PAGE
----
Focus using the front screw under the lens was easy and because you could jam the butt into your shoulder the camera was steady.

Somehow, nowadays, I think this may be a dangerous camera to use as it may be mistaken by a law enforcement officer, or even member of the public, as a gun. Shooting with this may even get you shot. Anyway... happy days

BTW... I saw one of these at a car boot sale a while back. It was a bit beaten up so I didn't buy it but is was under $75.

P.S. The Zenit on the Photo Sniper was special in that it had an additional shutter release on the bottom of the camera which was activated by the trigger. I'm not sure how you could ( effectively) rig a digital on this camera with such a bottom release.

I've never stopped shooting film. On my last outing I carried my brace of Nikon D200's, a Nikon F2AS, and a Nikon F3T. Both film cameras loaded with Ektar.

J. Guevara's picture

I'll never give up on film. I do like VSCO and Nik Collection, but it just doesn't compare to shooting film, especially Kodak Portra 400 (overexposed) and Ektar. I just picked up a Kodak Pakon f135 Plus scanner and it gets excellent skin tones, zipping through an uncut negative strip in 5 minutes! Maybe its not the care of Richard Photo Lab, FINDLab, et al. but it is convenient and the scans look damn good. As your article points out: less time in post, more time to shoot and enjoy the process. Yes, I still love and use my Nikon D700 for many jobs, but I almost always have my Konica Hexar AF with me. As a medium and a process, film is invaluable. #BelieveInFilm

Caleb Alvarado's picture

Finally a article for film! awesome stuff. I always tell people, want to learn how to take better photographs? Use film.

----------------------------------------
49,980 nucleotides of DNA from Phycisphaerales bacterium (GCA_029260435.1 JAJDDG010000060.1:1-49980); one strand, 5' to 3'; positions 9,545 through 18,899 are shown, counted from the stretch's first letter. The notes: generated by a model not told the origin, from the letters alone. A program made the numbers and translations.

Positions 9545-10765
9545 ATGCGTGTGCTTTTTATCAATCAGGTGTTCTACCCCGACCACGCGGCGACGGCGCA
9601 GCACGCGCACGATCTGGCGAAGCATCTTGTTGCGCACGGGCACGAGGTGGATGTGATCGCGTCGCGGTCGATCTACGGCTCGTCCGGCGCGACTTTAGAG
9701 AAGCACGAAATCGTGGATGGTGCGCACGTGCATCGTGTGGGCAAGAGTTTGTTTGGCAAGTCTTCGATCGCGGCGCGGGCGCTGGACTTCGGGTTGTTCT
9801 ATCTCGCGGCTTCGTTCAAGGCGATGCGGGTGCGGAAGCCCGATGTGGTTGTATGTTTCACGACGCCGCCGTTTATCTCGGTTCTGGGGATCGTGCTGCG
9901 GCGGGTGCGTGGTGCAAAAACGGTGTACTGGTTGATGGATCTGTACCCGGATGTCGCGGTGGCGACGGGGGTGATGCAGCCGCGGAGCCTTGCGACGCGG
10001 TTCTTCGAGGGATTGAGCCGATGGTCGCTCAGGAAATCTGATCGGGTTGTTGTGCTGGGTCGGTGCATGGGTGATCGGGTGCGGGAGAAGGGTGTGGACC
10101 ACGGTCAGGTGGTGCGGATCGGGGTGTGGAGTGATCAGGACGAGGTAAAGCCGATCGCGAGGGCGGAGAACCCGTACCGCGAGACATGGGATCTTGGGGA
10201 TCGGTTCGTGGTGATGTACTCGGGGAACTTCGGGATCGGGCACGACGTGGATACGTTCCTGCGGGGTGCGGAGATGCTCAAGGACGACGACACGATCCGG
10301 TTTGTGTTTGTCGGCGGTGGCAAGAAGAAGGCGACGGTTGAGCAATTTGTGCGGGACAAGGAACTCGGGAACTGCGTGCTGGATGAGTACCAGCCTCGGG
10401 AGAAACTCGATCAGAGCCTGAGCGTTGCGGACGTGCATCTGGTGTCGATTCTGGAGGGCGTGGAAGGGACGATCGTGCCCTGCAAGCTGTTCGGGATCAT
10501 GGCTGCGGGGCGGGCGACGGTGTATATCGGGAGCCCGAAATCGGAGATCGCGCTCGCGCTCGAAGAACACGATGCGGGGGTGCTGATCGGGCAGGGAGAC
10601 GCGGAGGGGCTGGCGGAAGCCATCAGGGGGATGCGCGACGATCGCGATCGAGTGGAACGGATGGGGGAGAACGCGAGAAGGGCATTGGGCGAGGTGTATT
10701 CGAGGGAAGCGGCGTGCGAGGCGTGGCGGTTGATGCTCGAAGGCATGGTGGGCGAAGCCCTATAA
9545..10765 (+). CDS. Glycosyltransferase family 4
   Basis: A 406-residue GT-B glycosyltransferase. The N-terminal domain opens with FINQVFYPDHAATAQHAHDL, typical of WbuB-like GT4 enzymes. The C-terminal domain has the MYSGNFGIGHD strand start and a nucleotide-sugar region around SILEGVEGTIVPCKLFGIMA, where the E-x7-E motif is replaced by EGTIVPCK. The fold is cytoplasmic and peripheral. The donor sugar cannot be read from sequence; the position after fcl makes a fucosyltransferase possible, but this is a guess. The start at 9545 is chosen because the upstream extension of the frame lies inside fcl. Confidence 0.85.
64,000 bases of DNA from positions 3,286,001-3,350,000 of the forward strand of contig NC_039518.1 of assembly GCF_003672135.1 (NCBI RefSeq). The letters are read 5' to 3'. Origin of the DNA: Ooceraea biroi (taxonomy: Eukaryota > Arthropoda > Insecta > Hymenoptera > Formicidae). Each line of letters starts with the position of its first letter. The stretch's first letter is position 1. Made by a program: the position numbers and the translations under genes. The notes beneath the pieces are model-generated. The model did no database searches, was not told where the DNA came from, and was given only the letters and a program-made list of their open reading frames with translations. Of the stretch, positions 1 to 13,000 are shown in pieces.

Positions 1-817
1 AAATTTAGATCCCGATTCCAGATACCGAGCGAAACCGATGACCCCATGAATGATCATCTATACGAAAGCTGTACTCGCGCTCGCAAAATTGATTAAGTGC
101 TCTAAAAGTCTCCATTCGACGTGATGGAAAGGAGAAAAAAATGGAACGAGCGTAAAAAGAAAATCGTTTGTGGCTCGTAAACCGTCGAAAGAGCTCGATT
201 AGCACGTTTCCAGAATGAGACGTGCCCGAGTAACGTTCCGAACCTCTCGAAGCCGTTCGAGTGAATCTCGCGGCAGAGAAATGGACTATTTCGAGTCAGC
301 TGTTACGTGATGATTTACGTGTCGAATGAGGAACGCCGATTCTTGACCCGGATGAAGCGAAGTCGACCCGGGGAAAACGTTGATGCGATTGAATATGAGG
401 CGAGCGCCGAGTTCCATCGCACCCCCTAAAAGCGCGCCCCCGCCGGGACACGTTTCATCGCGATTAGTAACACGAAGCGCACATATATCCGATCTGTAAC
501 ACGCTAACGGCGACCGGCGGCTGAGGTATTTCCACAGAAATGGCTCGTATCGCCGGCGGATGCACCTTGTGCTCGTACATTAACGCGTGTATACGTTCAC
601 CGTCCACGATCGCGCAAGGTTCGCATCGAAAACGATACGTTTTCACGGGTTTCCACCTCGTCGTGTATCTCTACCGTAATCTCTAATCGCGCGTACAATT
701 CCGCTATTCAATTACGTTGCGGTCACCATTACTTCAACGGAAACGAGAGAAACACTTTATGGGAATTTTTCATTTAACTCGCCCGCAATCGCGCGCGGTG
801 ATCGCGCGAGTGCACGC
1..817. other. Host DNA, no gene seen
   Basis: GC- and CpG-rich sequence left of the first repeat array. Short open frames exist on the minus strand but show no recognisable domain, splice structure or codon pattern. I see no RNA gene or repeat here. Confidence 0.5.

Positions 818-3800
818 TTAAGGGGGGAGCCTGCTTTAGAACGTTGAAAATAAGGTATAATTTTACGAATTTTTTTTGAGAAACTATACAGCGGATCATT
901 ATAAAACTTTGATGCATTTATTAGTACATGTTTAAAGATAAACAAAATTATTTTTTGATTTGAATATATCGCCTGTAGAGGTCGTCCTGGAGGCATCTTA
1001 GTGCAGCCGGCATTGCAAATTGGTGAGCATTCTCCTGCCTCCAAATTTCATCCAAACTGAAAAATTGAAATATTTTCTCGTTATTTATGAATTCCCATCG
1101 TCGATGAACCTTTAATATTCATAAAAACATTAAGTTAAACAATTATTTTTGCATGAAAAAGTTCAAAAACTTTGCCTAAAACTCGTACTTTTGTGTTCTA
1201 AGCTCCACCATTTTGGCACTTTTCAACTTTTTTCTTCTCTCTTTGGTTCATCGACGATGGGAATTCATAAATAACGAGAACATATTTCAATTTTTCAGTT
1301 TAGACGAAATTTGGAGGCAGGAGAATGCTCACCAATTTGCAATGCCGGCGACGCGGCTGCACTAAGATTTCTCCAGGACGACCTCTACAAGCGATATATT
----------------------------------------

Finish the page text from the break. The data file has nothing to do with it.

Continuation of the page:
Exactly the reasons I switched to film.
Although, I'm not really less weighted down, since I usually carry at least two cameras with me - one medium format, one 35mm. :D

Fantastic article and glad it's getting so much attention. I began shooting film in the 80's and jumped to digital in 2008. I went through many phases of digital (DSLR, MFT, etc). I switched back to film about a year ago and haven't looked back. It has a look and feel that I really admire. I do keep a digital around (for novelty) and for shoots that don't matter. I use film for the important stuff and just love the results. Yes, I spend quite a lot for development - but that's part of the challenge like you said. I makes you think more about each shutter release - but really, that's the only cost (film/dev). My equipment was all built in the 1950's and 60's and it's held up to time - and I no longer suffer from GAS like I did with digital. I love my daily kit so much - and the results even more. Thanks again for a wonderful article. Film is far from dead.

David Geffin's picture

thanks Ray, glad you enjoyed the article :)

This a good perspective on shooting film. There many good points made by other readers here in the comments. Film really is a way to slow down but so is turning off the screen so you can't chimp or tapping an index card to it, and challenging yourself to shoot in increments of "36". I challenge my students with this all the time.